Panama Papers: El Salvador raids Mossack Fonseca office

Documents and equipment seized by authorities in investigation of Mossack Fonseca, firm at centre of data leak scandal.

    Authorities in El Salvador have raided the local offices of law firm Mossack Fonseca and seized documents and equipment, according to the office of the country's attorney general.

    The Panama-based law firm is at the centre of an international data leak scandal - dubbed the Panama Papers - that has embarrassed several world leaders and highlighted the shadowy world of offshore companies.

    Attorney General Douglas Melendez, who personally oversaw Friday's raid, said that the government decided to sweep the offices after noticing Mossack Fonseca had removed its office sign late on Thursday, which raised suspicions.

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    An employee later said the company was planning to move, according to the attorney general's Twitter feed.

    The El Salvador office is not listed on Mossack Fonseca's corporate website.

    El Salvador's government seized about 20 computers, some documents and interviewed seven employees, but did not detain anyone, Melendez said.

    "At this moment we cannot speak about [any] crimes; all we can do at this moment is our job," he said.

    He said that the government would analyse all the confiscated information and examine its financial, accounting and legal aspects.

    He said it appears the law firm's local affiliate helped process information for clients worldwide.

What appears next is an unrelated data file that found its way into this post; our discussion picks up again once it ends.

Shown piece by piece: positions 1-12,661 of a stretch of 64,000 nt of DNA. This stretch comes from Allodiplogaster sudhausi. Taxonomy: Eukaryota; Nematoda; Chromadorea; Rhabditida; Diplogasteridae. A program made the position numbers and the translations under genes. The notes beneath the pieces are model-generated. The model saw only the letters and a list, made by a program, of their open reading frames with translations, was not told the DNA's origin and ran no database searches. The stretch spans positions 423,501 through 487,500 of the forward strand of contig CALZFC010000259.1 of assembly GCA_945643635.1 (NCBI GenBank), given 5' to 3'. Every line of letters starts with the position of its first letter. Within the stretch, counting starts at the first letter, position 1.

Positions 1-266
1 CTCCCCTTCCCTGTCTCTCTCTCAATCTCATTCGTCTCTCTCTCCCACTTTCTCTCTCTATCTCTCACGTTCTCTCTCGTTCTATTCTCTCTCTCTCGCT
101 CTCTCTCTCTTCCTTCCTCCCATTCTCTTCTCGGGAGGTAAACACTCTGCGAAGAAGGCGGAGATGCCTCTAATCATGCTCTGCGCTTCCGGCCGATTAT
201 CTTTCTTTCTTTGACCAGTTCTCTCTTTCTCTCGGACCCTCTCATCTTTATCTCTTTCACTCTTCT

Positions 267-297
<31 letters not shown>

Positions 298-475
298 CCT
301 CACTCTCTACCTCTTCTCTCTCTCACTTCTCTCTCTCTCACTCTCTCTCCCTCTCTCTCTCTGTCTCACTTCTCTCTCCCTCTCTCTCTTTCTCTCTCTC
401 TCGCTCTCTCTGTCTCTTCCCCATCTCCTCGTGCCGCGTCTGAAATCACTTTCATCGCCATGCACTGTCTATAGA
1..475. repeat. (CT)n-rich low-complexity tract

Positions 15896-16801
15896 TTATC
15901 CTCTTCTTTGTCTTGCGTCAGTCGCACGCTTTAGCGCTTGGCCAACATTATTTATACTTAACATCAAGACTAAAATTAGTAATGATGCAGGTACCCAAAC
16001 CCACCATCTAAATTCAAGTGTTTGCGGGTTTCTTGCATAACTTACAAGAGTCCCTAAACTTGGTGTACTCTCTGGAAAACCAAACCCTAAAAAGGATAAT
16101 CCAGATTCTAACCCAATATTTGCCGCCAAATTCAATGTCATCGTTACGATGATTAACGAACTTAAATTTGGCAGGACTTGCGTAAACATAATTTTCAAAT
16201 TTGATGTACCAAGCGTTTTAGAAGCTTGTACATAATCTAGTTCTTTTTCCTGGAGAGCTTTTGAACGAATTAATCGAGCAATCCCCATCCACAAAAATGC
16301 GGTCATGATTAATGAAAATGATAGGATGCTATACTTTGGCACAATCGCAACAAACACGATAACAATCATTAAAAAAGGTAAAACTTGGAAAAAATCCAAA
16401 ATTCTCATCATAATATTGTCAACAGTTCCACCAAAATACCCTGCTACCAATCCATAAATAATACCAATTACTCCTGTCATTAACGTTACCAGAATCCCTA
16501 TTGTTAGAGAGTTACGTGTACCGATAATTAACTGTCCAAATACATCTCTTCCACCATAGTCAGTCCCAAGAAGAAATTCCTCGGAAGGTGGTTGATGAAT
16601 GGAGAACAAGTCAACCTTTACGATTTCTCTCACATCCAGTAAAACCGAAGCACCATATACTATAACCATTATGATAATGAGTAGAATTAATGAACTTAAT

Governments across the world have begun investigating possible financial wrongdoing by the rich and powerful after the leak of more than 11.5 million documents from the law firm that span four decades.

    "Most of us pay our taxes because it's the right thing to do and because we don't have any other choice," Nick Bryer, Oxfam's Head of UK Policy, told Al Jazeera.

    "When the world's richest decide to exploit the loopholes and deploy armies of tax lawyers and accountants to avoid paying their share, the rest of us miss out. We miss out on things which are paid for by taxes, for example schools, roads and health services.


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    "It's a much bigger issue in a poorer country where budgets are stretched."

    Ramon Fonseca, the founding partner of Mossack Fonseca, said the leak was the result of hacking from a computer overseas rather than an inside job and that he knew which country the hacker attack had come from but was not allowed to disclose it.

    The papers have revealed financial arrangements of prominent figures, including friends of Russian President Vladimir Putin and relatives of the prime ministers of Britain and Pakistan and the presidents of China and Ukraine.

    Sigmundur David Gunnlaugsson, Iceland's prime minister, was forced to quit office, becoming the first politician brought down by the leaks.

    A federal prosecutor has  called for an investigation into Argentina President Mauricio Macri's links with an offshore company that were revealed in the Panama Papers as well.

    Protesters in Argentina want Macri to resign after his links to an offshore company were revealed in the data leaks [AP]

    SOURCE: Agencies


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